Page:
PCB Contamination, Left Handed Sugar, Space Junk, and Other News Items

A report on indoor airborne PCB contamination, the invention of "left handed" sugar, and the accumulation of space junk were among the stories covered in this installment of a regular feature.
By the MOTHER EARTH NEWS editors
November/December 1981

In addition to 1,156 working spacecraft, there were about 3,419 pieces of space junk orbiting the earth as of 1981.
ILLUSTRATION: FOTOLIA/PAUL FLEET


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AIRBORNE PCB CONTAMINATION: A new study shows that cancer-causing polychlorinated biphenyls (PCB's) are not only carried in the indoor air of commercial, industrial, and residential buildings, but are present in such places at a level of at least one order of magnitude higher than in most outdoor locations. Defective fluorescent light ballasts are a significant source of interior PCB contamination.

OUT OF LEFT FIELD: A Rockville, Maryland company has patented "left-handed" sugar, a substance that contains the same chemical components as the common processed sweetener but has a mirror-image molecular arrangement. L-sugar is said to provide the same flavor as the real thing, to lack the aftertaste of the well-known substitutes, and to be noncaloric , since it can pass through the human digestive tract without being absorbed!

JUNKYARD IN THE SKY: About 1,156 spacecraft are currently orbiting the earth, as well as 3,419 pieces of space exploration debris such as spent rocket bodies and other flotsam. The North American Air Defense Command—the agency responsible for monitoring the space junk—says that the U.S. is accountable for some 2,371 celestial castoffs.

  COMPUTERIZED CONJUGAL BLISS: The Universal Life Church of Sunnyvale, California now boasts the world's first ordained computer: "Rev. Apple", named in honor of the electronics company that built it. So far, the terminal has married six couples, who punched in a "y" for "yes" when exchanging vows. The church is now planning to add a computerized "unwedding program" (or "digital divorce") to the services it offers.

COLA BREAK: The average U.S. citizen drank 410 twelve-ounce soft drinks during 1980—up from 128 bottles in 1960—which works out to more than 38 gallons a year per individual. Soda pop has now surpassed coffee as America's favorite beverage and accounts for about 8% of the calories consumed daily by the typical person!

STRONG LANGUAGE: The National Audubon Society is "rolling up its sleeves and taking on, in direct confrontation, the policies of our federal government with regard to conservation and environmental protection." The organization is "taking off the gloves" because it's alarmed by Reagan administration actions that, the society feels, have undermined the stewardship of natural areas, weakened toxic-waste-disposal and cleanup laws, and gutted the Council on Environmental Quality.

A VALUE ON HUMAN LIFE: A newspaper recently quoted an oil company representative—who was protesting new clean-air standards affecting the firm's operations in Montana—as saying, "Some of the people who will die from air pollution are unemployed, and therefore have no economic value."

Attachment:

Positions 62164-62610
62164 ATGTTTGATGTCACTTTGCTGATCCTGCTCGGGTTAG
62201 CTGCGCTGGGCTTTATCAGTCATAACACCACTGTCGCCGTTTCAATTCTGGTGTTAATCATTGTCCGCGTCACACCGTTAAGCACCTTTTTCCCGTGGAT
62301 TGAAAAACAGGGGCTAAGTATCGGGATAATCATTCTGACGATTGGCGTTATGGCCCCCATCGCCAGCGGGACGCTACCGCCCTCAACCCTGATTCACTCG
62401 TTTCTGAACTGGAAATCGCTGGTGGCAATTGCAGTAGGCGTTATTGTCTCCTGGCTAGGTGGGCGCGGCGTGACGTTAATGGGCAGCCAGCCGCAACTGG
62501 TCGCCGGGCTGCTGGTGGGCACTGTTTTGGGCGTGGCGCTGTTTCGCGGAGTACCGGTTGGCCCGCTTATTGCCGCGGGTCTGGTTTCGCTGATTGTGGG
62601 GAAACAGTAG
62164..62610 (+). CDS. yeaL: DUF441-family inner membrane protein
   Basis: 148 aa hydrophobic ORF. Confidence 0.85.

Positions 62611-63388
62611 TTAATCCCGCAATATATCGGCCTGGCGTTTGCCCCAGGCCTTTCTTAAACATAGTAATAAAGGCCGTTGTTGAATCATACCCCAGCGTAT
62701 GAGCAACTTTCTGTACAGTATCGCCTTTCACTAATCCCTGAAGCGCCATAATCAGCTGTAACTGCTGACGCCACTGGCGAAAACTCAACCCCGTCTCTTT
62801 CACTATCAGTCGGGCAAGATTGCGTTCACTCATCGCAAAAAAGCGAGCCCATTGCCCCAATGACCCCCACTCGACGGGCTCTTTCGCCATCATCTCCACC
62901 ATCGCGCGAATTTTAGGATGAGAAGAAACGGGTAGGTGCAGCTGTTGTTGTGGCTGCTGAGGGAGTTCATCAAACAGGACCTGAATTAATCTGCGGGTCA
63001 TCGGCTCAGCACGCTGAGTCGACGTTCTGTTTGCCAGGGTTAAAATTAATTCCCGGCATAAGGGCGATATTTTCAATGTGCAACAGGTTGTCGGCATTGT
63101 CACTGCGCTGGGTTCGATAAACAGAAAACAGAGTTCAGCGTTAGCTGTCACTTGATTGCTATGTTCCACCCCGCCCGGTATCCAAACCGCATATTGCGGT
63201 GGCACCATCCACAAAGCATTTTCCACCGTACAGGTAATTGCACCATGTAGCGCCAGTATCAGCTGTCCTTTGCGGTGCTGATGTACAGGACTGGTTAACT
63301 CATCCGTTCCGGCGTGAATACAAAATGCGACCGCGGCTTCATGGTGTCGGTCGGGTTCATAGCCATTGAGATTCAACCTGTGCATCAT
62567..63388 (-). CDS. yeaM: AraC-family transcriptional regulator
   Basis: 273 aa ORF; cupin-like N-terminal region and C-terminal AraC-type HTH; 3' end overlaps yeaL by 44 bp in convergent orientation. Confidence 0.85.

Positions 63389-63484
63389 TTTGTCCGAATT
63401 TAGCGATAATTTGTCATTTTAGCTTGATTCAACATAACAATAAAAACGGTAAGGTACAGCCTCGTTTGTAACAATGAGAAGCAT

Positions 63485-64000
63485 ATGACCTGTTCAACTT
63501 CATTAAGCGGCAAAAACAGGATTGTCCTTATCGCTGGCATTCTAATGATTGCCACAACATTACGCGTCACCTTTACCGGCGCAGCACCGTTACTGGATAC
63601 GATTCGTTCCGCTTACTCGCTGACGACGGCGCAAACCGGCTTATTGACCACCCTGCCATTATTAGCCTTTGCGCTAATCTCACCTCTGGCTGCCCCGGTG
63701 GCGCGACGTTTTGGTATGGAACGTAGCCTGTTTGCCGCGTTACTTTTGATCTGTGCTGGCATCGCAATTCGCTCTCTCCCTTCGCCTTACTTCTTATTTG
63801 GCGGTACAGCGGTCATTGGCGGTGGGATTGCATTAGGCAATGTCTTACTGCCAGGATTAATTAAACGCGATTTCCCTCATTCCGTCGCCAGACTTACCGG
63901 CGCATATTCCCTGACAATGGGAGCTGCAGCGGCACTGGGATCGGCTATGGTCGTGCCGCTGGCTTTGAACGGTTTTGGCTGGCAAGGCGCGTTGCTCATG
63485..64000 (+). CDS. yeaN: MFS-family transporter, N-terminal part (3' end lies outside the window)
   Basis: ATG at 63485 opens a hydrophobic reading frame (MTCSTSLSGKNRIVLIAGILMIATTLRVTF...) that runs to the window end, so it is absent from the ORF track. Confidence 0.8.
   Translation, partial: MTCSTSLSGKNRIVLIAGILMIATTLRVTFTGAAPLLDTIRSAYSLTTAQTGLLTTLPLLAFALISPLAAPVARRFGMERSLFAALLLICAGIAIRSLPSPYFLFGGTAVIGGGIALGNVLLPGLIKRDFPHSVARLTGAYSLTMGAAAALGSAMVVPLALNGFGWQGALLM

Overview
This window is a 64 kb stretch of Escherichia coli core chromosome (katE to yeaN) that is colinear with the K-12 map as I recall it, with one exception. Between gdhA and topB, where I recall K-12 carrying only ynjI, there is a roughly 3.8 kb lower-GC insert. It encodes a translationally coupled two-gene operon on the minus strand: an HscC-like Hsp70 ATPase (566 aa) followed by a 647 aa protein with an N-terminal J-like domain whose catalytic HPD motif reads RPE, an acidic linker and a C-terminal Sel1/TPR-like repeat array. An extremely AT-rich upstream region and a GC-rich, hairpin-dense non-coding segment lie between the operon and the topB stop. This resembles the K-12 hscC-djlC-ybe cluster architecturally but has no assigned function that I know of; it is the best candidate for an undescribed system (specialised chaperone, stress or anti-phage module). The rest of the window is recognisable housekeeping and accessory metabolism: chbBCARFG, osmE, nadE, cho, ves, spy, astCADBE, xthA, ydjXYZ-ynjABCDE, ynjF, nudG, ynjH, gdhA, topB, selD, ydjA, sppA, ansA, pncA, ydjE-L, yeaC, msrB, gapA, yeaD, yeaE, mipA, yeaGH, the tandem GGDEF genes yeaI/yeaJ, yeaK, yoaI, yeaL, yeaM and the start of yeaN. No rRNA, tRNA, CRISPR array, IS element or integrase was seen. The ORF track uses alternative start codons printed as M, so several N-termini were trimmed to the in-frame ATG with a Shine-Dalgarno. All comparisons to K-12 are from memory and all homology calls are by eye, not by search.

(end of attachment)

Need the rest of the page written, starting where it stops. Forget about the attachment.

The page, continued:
PESTICIDES FOR CORD AND CABLELICE —the elusive, biting insects that plague telephone operators and airline reservations clerks—are ineffective because the bugs don't exist, according to a California entomologist. The researcher claims that the dermatitis thought to be caused by such mite infestations is actually "delusionary parasitosis", a psychological syndrome brought about by a work environment with low humidity and high job pressure ... plus the power of suggestion.

WANT TO HEAR THE LATEST SCOOP? Then dial the Sierra Club's new Washington hotline, which brings folks up to date on national legislation affecting water policies, clean air, nuclear waste, MX missiles, wilderness preservation, and more. Call 202 / 547-5550 day or night—while Congress is in session—for a two-minute digest , of what's happening on the Hill.

MELTDOWN MEDICINE: The Food and Drug Administration is recommending that state health officials begin stockpiling supplies of potassium iodide, a controversial thyroid blocking agent, to dispense to the public in case of "radiation emergencies" such as nuclear reactor accidents. (The FDA also warns that the drug has numerous side effects, including goiters, hyperthyroidism, and "iodine mumps".)

THE FED FEEDS THE METER: The General Services Administration, the giant housekeeping agency of the federal government, is spending $239,000 a year to rent a run-down 60-year-old garage to house the presidential motor pool and State Department automobiles. That's about $400 a month for each of the 80 vehicles!

A TALKING EXIT SIGN that can tell people how to get out of a building in case of fire or a power failure—or even warn of danger on the far side of a closed door—has been invented by a Connecticut company .... PEPSICOLA HAS BARTERED WITH BULGARIA to recoup the cost of establishing five Pizza Huts and two bottling plants in that country. Pepsi will receive mineral water, confectionery, forklifts, bottles, and wine in exchange for its investment .... Travelers Insurance Company has started REHIRING RETIRED EMPLOYEES ON A PART-TIME BASIS . The Hartford, Connecticut concern says it gains experienced workers, .and the pensioners enjoy the added activity and income .... LARGE AMOUNTS OF LICORICE OR CHEWING TOBACCO, when ingested over a long period of time, can rob the body of the vital mineral potassium, according to a recent medical journal report .... Brown University has begun an URBAN ENVIRONMENTAL LABORATORY for its students: a nineteenth-century carriage house in Providence, Rhode island will be retrofitted with a solar greenhouse, aquaculture, and composting facilities, and an energy-efficient heating system.


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